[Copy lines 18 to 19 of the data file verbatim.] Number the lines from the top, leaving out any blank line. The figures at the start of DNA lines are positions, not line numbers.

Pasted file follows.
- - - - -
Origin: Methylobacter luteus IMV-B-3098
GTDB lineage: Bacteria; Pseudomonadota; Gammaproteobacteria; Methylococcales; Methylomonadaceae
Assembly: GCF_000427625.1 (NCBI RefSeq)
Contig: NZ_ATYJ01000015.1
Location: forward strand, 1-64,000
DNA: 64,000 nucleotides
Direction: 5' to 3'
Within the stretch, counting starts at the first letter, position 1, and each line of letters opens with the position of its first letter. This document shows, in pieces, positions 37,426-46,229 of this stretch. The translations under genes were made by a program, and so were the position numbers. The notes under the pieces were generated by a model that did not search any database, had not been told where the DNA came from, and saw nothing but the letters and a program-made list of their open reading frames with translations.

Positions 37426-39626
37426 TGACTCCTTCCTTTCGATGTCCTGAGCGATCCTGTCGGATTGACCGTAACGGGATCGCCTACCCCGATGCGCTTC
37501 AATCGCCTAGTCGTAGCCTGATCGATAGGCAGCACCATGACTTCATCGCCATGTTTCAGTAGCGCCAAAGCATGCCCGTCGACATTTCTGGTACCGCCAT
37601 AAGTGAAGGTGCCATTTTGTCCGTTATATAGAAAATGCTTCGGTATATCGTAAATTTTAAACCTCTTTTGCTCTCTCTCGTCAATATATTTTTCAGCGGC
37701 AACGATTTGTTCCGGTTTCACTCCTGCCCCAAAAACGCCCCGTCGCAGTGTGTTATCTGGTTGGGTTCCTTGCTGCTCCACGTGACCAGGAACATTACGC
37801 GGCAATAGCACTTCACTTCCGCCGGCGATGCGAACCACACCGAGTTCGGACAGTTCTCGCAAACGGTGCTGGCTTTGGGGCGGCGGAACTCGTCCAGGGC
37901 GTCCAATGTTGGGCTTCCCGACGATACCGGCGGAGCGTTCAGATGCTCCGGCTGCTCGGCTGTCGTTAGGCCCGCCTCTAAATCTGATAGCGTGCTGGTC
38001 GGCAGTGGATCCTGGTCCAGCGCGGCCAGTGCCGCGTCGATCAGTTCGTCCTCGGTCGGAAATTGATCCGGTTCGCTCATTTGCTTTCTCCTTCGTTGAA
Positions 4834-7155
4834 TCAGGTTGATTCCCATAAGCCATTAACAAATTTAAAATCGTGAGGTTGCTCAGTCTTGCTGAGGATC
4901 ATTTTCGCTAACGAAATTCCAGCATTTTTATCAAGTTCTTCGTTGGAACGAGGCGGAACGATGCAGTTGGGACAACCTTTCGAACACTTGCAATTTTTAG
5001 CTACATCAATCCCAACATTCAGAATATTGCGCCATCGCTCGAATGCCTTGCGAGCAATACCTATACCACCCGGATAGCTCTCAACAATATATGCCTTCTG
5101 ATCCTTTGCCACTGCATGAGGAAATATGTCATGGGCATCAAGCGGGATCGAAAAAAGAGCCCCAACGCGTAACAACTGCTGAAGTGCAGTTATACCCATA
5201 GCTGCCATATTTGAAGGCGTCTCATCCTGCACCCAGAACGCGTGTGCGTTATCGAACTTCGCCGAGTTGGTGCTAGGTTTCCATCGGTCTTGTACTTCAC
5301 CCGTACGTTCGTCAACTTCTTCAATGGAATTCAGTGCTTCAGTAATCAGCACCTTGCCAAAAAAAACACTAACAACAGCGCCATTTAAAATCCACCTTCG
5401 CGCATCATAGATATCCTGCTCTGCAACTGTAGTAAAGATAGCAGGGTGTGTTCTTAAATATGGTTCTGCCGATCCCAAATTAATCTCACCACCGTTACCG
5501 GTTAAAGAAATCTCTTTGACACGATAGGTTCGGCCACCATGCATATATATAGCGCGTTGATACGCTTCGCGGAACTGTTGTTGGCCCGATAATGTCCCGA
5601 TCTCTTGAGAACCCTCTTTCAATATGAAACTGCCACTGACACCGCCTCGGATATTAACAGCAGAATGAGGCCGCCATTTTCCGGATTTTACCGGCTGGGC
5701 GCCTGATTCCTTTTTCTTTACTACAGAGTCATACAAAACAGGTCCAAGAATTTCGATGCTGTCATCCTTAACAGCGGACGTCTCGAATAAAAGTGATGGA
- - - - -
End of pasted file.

4834 TCAGGTTGATTCCCATAAGCCATTAACAAATTTAAAATCGTGAGGTTGCTCAGTCTTGCTGAGGATC
4901 ATTTTCGCTAACGAAATTCCAGCATTTTTATCAAGTTCTTCGTTGGAACGAGGCGGAACGATGCAGTTGGGACAACCTTTCGAACACTTGCAATTTTTAG